Today, the federal Department of Transportation finally published rules to regulate oil trains. These trains have a history of derailing and shooting fireballs several hundred feet high into the sky, and currently run directly beneath downtown Seattle multiple times a week.
It's been nearly five months since the DOT missed its deadline to come up with safety standards for highly flammable oil-train shipments. What they did eventually come up with, a rule that is 395 goddamn pages long, can be difficult to digest. And lots of people are upset about the pieces it sidestepped or left out.
Here are a couple of the most straightforward sections to understand: The rule says that older train cars, the DOT-111s, have to be replaced by 2018. And newer model cars, called CPC-1232s, have to adapt to the latest standard, something called the DOT-117, by 2020. And all trains carrying large amounts of crude oil also have to have electronically controlled pneumatic brakes by 2021, a regulation that the railroad industry dislikes.
But not everyone agrees 2018 is a fast enough timeline to phase out old cars, and other parts of the rule make significantly less sense, critics say.
Take speed limits, for example. With the newest standard, the DOT-117, tank cars won't be allowed to move through places called high-threat urban areas at speeds above 50 miles per hour. (Trains that don't adopt new standards have to travel below 40 miles per hour.) But high-threat urban areas sometimes have very little to do with population density near the tracks. The list of these high-threat urban areas, according to Earthjustice lawyer Kristen Boyle, was developed in consideration of terrorist attack targets. So, according to the list the Feds are using, the "Seattle area" is the only high-threat urban area in Washington State. It includes Seattle, Bellevue, and a 10-mile buffer around the two.
The list, however, does not include Spokane, which has a rail line transporting crude right through its downtown. Nor does it include Everett, whose railroad line runs right along the waterfront. In other words, the rules appear to be arbitrary.
Even though these speed limits seem like a good idea, crude-oil trains have also been known to derail at speeds much slower than the federal limit. The train full of Bakken crude that derailed in West Virginia in February was moving at 33 miles per hour. The Galena, Illinois, train that derailed in March had been traveling at 23 miles per hour. In the February Ontario accident, the train was going 38.
Senator Maria Cantwell (D-WA) slammed the new rule in a statement: "The new DOT rule is just like saying let the oil trains roll. It does nothing to address explosive volatility, very little to reduce the threat of rail car punctures, and is too slow on the removal of the most dangerous cars. It’s more of a status quo rule than the real safety changes needed to protect the public and first responders."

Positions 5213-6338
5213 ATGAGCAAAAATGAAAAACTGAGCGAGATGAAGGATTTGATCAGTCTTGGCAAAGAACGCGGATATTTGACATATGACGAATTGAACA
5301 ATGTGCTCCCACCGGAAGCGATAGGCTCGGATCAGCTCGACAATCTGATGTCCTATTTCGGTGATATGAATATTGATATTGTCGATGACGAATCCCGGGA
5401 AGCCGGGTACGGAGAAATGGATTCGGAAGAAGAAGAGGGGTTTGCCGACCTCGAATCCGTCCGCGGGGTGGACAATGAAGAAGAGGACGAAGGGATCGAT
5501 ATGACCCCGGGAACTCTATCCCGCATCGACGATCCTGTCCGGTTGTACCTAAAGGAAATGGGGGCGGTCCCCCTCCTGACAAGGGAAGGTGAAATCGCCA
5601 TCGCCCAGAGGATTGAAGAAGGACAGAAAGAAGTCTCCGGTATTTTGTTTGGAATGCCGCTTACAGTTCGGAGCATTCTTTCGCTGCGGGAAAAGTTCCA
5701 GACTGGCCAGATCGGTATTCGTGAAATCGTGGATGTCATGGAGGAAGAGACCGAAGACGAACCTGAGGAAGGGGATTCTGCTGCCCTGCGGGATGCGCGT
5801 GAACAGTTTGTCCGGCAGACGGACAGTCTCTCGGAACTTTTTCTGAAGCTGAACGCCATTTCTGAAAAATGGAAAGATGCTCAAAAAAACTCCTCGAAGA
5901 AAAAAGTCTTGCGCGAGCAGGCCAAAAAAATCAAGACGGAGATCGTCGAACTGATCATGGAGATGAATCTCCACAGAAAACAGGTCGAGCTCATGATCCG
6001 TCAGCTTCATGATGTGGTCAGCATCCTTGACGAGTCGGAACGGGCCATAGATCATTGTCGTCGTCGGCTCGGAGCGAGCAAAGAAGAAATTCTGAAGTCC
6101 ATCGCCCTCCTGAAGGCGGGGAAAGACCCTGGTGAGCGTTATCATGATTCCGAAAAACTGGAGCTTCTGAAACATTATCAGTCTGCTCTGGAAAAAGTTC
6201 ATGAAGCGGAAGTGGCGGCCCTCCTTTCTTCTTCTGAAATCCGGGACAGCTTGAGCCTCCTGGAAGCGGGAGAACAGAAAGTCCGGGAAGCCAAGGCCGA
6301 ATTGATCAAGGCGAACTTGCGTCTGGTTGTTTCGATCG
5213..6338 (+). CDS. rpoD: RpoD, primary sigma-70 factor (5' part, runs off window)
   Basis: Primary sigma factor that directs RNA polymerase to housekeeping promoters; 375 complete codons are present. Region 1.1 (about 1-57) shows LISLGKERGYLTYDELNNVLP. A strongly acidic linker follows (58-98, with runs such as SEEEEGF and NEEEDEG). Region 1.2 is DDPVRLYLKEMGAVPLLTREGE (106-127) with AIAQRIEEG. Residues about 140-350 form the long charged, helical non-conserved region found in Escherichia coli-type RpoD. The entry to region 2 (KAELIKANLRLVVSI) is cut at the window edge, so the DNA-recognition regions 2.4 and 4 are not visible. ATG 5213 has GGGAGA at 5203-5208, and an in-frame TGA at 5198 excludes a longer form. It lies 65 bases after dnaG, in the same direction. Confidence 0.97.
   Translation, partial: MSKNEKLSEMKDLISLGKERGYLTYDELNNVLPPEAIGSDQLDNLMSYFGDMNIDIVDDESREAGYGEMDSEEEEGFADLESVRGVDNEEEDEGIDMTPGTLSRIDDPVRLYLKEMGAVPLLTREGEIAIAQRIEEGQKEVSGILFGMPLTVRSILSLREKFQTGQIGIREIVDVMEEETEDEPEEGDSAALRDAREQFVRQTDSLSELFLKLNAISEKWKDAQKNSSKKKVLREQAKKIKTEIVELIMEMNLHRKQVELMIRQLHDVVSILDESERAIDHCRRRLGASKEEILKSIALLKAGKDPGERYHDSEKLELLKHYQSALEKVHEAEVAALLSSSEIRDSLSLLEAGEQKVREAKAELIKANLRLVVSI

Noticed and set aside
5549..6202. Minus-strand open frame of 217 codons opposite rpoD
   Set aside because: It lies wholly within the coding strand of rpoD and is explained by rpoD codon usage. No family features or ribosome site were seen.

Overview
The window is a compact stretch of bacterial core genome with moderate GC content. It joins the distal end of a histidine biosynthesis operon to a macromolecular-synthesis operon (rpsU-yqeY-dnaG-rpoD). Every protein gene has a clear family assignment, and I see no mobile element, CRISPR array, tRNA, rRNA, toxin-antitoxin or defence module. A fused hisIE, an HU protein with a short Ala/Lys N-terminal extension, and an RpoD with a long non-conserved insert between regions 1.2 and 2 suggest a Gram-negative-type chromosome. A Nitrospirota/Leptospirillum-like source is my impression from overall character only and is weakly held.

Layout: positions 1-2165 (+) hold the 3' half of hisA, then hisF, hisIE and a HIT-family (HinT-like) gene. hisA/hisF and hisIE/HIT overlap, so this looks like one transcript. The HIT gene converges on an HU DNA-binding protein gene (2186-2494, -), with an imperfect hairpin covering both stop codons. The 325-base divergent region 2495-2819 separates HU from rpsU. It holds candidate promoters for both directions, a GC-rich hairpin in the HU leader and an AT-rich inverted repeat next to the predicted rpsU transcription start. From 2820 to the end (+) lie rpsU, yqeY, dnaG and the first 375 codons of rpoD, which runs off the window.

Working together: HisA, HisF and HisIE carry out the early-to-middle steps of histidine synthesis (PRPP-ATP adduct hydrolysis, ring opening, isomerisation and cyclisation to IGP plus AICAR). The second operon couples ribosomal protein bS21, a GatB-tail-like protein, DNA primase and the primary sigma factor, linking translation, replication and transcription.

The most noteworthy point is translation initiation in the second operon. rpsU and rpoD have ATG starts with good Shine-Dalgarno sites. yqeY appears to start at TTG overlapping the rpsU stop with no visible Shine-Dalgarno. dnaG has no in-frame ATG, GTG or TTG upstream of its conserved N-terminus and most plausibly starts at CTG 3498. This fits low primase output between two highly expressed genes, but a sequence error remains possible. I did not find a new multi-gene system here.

Ah, the public. Instead of adopting disclosure rules to make routes and hazards more transparent, the new rule formalizes an emergency order put in place last year. It requires railroads to give some information to state first responders, but past that, the public has to do the work.
"This final rule really is awful on public disclosure," Earthjustice attorney Boyles said. "They are back to where they were on 'We're just going to give a certain amount of information to the states, and let the states figure out what they're going to do with it.' And that's just a terrible idea for communities."
Sean Dixon, a staff attorney at Hudson Riverkeeper, a New York environmental group, said that the new rule protects industry propriety at the expense of public transparency. "It puts the onus on communities to call up state and railroads to see if they can share information with first responders, [and] allows states to limit disclosures to the type of product moving through—not the rates, not the specific routing lines," he said. "It does create this burden on local communities to seek out things that should be shared."
But there are other ways of seeking out things that should be shared. Just last week, local activists organized a 24/7 coal- and oil-train watch in Snohomish County and Seattle. Forty volunteers took four-hour shifts of "trainspotting" to count how many coal and oil trains passed by on local rails. They took notes on the types of cars on the tracks, the number of them, and the type of cargo (if it was easily determined), then uploaded the information to a database built by the group's organizer, Dean Smith.
The train watch counted 29 coal trains and 12 crude trains, an increase in coal and decrease in oil from last year. Snohomish County activists also organized a mock evacuation from neighborhoods immediately adjacent to the tracks... on a budget of $30.
"We would like to see this kind of evacuation drill repeated in the fall, closer to the greatest danger season for landslides onto the railroad tracks," the group wrote. "Next time, the Everett Fire Department and [national Community Emergency Response Team] volunteers should take the lead."